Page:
Asian Tiger Mosquito Could Spread U.S. Disease

by Alan Mozes, HealthDay

Present in more than half of states, the bloodthirsty parasite transmits a host of viruses

Aug. 9 (HealthDay News) — What’s striped black-and-white, packs a nasty bite and is a tireless spreader of disease? No, it’s not a B-movie horror creature — it’s the Asian tiger mosquito.

And though a relative newcomer to the American scene, experts now warn that this intruder is starting to create a fearsome buzz, with the potential to cause havoc across the United States. So far, however, it hasn’t led to widespread disease in this country.

Many Docs Wrongly Prescribe Antibiotics: Study

by Robert Preidt, HealthDay

Using these drugs incorrectly, such as for viruses, adds to problem of drug-resistant bacteria

Aug. 8 (HealthDay News) — When prescribing antibiotics, American doctors choose the most powerful drugs more than 60 percent of the time, a new study finds.

But more than 25 percent of the prescriptions for these “broad-spectrum” antibiotics — which are capable of killing multiple types of bacteria — are useless because the infection is caused by a virus, which cannot be treated with antibiotics, the researchers said.

Women’s Health

Many Young Women Use ‘Withdrawal’ for Birth Control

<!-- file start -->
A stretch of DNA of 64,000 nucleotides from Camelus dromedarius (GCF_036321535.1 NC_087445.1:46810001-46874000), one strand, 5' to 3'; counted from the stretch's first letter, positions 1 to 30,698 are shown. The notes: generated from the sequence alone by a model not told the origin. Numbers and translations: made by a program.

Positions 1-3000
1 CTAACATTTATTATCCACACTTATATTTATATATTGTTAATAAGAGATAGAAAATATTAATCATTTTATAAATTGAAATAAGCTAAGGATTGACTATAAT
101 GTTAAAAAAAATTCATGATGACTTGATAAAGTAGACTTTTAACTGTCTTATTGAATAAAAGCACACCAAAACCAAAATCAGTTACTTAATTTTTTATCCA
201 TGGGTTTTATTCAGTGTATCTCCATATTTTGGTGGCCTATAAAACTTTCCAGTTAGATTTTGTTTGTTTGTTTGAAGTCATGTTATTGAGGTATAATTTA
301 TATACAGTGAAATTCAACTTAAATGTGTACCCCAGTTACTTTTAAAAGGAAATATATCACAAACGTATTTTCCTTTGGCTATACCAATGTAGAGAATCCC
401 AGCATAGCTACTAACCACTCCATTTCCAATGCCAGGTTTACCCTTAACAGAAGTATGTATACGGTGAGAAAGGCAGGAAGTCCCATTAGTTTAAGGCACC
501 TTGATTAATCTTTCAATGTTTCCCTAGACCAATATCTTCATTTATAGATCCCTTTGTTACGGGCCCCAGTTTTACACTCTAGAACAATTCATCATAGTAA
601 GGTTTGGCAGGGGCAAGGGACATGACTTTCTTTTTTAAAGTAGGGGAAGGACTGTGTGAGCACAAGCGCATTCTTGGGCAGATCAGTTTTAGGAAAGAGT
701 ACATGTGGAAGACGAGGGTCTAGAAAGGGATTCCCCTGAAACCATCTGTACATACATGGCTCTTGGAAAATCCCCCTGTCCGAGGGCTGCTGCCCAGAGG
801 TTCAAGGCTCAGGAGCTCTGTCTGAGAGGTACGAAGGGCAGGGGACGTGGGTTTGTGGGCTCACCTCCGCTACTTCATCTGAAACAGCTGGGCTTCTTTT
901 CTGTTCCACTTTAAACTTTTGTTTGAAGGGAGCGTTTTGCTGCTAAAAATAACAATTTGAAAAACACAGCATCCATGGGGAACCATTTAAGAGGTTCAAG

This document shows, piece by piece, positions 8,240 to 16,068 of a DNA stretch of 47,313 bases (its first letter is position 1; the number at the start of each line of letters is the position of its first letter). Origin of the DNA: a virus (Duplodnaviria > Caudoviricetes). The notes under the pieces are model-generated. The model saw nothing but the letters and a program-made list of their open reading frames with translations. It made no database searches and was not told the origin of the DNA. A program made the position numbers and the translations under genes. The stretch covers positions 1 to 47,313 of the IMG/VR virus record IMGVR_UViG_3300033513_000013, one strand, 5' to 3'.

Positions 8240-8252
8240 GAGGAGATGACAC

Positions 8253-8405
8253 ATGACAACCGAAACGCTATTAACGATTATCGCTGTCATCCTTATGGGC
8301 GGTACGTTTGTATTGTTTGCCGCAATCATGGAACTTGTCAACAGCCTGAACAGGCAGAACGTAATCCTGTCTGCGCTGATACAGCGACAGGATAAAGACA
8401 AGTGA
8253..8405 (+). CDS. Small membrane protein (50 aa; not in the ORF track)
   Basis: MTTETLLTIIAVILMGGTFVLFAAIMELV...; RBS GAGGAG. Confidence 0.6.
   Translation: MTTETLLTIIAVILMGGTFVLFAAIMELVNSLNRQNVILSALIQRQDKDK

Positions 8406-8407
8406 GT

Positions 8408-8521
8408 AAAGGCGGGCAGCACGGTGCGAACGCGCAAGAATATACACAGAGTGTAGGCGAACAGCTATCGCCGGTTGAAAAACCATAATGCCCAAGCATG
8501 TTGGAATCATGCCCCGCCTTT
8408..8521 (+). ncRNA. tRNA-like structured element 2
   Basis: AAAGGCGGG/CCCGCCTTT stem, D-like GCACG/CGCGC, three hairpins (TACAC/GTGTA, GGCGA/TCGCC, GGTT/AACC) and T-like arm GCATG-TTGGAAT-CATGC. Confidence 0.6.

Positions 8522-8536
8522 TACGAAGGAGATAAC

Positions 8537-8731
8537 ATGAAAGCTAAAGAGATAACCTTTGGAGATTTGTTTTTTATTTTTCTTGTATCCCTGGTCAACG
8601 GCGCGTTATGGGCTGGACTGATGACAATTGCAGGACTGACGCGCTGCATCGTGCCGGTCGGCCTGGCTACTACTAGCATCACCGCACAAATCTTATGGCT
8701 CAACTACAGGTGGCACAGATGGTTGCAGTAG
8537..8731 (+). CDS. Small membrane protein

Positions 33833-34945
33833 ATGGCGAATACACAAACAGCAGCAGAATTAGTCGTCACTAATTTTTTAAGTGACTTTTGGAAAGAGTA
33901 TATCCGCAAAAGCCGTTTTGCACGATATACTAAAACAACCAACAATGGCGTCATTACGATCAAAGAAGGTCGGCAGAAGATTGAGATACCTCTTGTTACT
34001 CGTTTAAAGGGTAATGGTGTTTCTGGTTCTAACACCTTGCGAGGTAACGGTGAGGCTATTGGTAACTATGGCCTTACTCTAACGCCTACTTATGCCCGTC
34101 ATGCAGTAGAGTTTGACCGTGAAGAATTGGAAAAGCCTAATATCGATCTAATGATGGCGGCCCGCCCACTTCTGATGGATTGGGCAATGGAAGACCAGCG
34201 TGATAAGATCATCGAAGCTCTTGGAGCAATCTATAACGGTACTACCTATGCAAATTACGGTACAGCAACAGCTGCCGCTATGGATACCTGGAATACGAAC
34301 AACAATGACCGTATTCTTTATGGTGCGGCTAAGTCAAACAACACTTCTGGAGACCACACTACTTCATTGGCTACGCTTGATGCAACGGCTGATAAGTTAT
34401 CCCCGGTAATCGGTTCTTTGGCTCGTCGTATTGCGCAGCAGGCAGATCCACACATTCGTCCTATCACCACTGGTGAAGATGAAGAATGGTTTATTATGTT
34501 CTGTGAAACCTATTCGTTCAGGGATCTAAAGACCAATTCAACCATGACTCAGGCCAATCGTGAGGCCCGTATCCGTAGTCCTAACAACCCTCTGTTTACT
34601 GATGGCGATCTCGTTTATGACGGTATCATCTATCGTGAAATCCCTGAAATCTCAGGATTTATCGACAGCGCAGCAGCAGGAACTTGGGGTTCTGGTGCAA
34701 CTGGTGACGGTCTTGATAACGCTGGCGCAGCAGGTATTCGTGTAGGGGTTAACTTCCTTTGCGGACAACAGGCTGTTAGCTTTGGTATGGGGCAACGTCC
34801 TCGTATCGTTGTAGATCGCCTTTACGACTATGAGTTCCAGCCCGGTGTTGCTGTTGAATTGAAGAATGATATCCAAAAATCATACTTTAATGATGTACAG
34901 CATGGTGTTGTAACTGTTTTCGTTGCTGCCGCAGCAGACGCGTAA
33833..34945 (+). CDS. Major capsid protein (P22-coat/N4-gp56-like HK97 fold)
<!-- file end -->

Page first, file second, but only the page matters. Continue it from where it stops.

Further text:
by Mary Brophy Marcus, HealthDay

But new study confirms that it’s not good for preventing pregnancy

ug. 6 (HealthDay News) — Withdrawal is an old-fashioned, unreliable form of birth control, but one-third of young women still use it anyway, new research indicates.

“Our study showed that use of withdrawal for contraception is very common, but it doesn’t work as well as other methods,” said study author Dr. Annie Dude, a resident in the department of obstetrics and gynecology at Duke University Medical Center, in Durham, N.C.

Mother’s Asthma During Pregnancy May Raise Child’s Health Risks

by Alan Mozes, HealthDay

Large study of Danish women followed their children up to age 6

Aug. 5 (HealthDay News) — A large new study of Danish women has tied a mother’s asthma during pregnancy to a higher risk for developing a wide range of childhood diseases among her offspring.

The finding does not broadly concern all mothers who have a history of asthma, but rather those who actually experience an asthma attack while pregnant.

The observation could lead to heightened scrutiny of asthma status during pregnancy, and increased efforts to better control the condition, the researchers suggested. It may also encourage more vigilant monitoring of children who are born to mothers whose pregnancy included asthma flare-ups.